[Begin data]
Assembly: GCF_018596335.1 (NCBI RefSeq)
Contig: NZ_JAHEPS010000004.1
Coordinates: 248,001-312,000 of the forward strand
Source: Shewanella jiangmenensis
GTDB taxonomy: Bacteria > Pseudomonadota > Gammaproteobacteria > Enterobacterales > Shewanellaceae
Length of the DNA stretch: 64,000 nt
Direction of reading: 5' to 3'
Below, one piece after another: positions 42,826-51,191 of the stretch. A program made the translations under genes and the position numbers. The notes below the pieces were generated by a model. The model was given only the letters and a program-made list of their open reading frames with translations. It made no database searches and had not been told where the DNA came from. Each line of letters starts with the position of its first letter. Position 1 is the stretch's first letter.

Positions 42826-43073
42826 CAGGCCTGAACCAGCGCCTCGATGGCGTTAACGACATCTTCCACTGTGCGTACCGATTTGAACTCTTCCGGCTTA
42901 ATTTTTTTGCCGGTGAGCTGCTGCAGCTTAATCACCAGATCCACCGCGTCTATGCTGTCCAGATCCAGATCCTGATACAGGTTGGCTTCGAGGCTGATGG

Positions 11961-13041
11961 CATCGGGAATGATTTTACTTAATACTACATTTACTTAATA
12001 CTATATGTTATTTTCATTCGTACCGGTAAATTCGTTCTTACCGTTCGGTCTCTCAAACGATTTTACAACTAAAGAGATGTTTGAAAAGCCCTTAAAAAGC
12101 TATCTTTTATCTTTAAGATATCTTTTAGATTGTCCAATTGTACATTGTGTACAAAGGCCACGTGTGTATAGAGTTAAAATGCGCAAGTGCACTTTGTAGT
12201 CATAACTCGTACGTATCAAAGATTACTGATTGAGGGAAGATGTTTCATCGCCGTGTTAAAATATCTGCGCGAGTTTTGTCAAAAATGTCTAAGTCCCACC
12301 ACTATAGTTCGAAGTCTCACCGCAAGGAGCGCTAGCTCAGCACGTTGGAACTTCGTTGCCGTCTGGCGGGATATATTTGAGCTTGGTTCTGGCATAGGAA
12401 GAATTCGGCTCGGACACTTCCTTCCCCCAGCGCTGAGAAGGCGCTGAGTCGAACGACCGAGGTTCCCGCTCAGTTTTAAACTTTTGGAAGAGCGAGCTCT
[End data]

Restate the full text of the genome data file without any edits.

Assembly: GCF_018596335.1 (NCBI RefSeq)
Contig: NZ_JAHEPS010000004.1
Coordinates: 248,001-312,000 of the forward strand
Source: Shewanella jiangmenensis
GTDB taxonomy: Bacteria > Pseudomonadota > Gammaproteobacteria > Enterobacterales > Shewanellaceae
Length of the DNA stretch: 64,000 nt
Direction of reading: 5' to 3'
Below, one piece after another: positions 42,826-51,191 of the stretch. A program made the translations under genes and the position numbers. The notes below the pieces were generated by a model. The model was given only the letters and a program-made list of their open reading frames with translations. It made no database searches and had not been told where the DNA came from. Each line of letters starts with the position of its first letter. Position 1 is the stretch's first letter.

Positions 42826-43073
42826 CAGGCCTGAACCAGCGCCTCGATGGCGTTAACGACATCTTCCACTGTGCGTACCGATTTGAACTCTTCCGGCTTA
42901 ATTTTTTTGCCGGTGAGCTGCTGCAGCTTAATCACCAGATCCACCGCGTCTATGCTGTCCAGATCCAGATCCTGATACAGGTTGGCTTCGAGGCTGATGG

Positions 11961-13041
11961 CATCGGGAATGATTTTACTTAATACTACATTTACTTAATA
12001 CTATATGTTATTTTCATTCGTACCGGTAAATTCGTTCTTACCGTTCGGTCTCTCAAACGATTTTACAACTAAAGAGATGTTTGAAAAGCCCTTAAAAAGC
12101 TATCTTTTATCTTTAAGATATCTTTTAGATTGTCCAATTGTACATTGTGTACAAAGGCCACGTGTGTATAGAGTTAAAATGCGCAAGTGCACTTTGTAGT
12201 CATAACTCGTACGTATCAAAGATTACTGATTGAGGGAAGATGTTTCATCGCCGTGTTAAAATATCTGCGCGAGTTTTGTCAAAAATGTCTAAGTCCCACC
12301 ACTATAGTTCGAAGTCTCACCGCAAGGAGCGCTAGCTCAGCACGTTGGAACTTCGTTGCCGTCTGGCGGGATATATTTGAGCTTGGTTCTGGCATAGGAA
12401 GAATTCGGCTCGGACACTTCCTTCCCCCAGCGCTGAGAAGGCGCTGAGTCGAACGACCGAGGTTCCCGCTCAGTTTTAAACTTTTGGAAGAGCGAGCTCT